Roselawn (sometimes referred to as ‘Rose Lawn’) was a historic estate located in North Oaklandʼs tony Claremont district, just south of Berkeley. Originally laid out by Oregonian transportation pioneer John C. Ainsworth upon his 1880 retirement, Roselawnʼs first heyday lasted barely a decade: its ultra-fanciful Victorian structures and many of its gardens burned in September 1890,1 and the poor disheartened Capt. himself died in late 1893.

Thereafter the property sat untenanted, as few home buyers were in any position to afford a 15-acre estate, especially one so star-crossed, and in such dire need of immediate, expensive renovation. Even without buildings, the setting — back then — should be understood to have been an exclusive country retreat, reserved for those with “more money than God”. (Capt. Ainsworth, it should be noted, had a town in Washington named after him; the state park in Oregon was named for one of his sons.)

But Roselawn never doubted her Prince would return someday. So she sat, patiently awaiting another Gilded-Age Bezos.

Roselawn reawakened a decade later, when mining maniac, “excellent horseman” and noted Oakland hater Charles Butters bought the property in 1903, with plans for some quick upgrades. 2 What he did not mention at the time is that he also wanted the property for use as an ideal secluded location for his secret laboratory (yes, really). Between 1903–1927 Mrs. Butters hosted many lavish parties there, even as, barely a few yards away, workers would occasionally be explosively defenestrated from her husbandʼs . . . er . . . “workshop”.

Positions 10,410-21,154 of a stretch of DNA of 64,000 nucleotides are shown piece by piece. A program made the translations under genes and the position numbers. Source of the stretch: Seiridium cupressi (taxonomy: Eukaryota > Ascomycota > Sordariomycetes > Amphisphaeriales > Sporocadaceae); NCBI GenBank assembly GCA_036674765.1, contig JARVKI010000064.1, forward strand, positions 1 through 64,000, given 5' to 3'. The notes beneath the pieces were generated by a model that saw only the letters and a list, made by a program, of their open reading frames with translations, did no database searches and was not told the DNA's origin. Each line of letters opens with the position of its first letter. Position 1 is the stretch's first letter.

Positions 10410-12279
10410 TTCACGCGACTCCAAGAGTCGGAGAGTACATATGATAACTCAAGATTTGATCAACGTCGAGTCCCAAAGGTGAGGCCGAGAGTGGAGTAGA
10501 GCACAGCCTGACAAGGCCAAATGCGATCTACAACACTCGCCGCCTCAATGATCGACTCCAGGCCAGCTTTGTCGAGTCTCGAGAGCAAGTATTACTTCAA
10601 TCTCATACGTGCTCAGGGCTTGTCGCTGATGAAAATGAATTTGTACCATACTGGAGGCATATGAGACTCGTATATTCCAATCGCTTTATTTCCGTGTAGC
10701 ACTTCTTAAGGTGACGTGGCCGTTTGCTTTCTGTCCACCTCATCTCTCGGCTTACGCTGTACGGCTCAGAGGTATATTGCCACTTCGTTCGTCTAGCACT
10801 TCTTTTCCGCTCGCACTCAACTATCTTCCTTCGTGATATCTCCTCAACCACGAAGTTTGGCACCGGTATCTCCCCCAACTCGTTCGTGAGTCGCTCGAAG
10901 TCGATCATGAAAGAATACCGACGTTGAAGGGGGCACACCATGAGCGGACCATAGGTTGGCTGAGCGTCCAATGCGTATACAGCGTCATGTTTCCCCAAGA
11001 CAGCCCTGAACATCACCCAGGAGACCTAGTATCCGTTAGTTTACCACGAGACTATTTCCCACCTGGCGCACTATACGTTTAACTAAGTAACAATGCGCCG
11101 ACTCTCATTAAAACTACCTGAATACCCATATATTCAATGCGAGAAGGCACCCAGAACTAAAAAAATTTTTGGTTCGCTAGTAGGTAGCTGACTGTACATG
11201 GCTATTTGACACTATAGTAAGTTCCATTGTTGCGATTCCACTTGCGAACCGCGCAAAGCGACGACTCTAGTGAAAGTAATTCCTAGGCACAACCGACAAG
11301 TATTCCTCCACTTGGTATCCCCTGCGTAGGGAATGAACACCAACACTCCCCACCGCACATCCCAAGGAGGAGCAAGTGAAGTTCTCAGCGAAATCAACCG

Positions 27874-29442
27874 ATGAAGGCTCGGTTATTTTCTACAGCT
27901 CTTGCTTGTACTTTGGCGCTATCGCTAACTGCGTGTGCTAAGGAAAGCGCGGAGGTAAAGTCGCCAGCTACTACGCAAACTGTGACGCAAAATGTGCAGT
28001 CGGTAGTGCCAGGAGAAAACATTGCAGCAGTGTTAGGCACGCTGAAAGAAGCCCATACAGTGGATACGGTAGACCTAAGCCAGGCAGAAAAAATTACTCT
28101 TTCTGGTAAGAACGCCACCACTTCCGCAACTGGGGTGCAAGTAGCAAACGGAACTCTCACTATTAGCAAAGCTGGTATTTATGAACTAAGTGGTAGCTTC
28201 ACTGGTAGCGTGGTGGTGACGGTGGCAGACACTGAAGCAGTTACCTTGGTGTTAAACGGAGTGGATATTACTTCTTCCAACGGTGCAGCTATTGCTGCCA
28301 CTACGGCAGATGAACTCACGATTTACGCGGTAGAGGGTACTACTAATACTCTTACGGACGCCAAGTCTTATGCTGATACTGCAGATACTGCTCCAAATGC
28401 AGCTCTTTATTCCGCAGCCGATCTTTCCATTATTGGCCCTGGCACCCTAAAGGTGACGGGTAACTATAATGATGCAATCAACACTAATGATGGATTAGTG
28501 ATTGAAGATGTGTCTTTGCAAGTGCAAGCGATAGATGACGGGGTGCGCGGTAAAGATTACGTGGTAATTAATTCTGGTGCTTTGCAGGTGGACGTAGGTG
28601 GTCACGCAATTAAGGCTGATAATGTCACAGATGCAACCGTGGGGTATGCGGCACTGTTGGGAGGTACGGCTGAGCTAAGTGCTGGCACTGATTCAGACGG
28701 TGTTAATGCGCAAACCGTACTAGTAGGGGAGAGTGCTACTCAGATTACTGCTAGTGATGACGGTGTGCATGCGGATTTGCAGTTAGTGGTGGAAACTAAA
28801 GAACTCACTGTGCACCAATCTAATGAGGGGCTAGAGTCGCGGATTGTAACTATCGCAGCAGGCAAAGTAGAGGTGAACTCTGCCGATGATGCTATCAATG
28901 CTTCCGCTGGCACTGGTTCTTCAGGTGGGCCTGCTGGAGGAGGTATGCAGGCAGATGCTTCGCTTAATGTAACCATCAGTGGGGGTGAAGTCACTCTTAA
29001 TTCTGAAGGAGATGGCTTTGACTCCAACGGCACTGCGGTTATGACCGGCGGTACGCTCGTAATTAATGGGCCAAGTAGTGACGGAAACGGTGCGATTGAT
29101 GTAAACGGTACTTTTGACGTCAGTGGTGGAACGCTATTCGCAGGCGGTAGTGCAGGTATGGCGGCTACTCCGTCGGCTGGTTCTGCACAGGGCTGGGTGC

Good times.

Roselawn was covered in the Summer 1994 Oakland Heritage Alliance newsletter, as shown in the scans below. Also shown below is a 1911 Sanborn map excerpt showing the extent of the Butters property at the time. Mr. & Mrs. Butters' property interests at the time extended west of Roselawn, and included property that Mr. & Mrs. Butters purchased in 1905, which itself was subsequently sold to P.O. Boyd and subdivided into a development called Chabot Gardens that included the creation of Presley Street. 3 4 Roselawn itself became a subdivision called Oaklawn Manor a few years later.

1911 Sanborn

Links and References

  1. "Roselawn" In AshesOakland Tribune, September 18, 1890
  2. Roselawn Has Been SoldOakland Tribune, May 30, 1903 (note erroneous reference to Charles as "S.L. Butters," which was actually the name of his mother)
  3. Excerpt from Official Records, Oakland Tribune, May 17, 1905
  4. Map of Chabot Gardens, filed September 28, 1923 Chabot Gardens map.pdf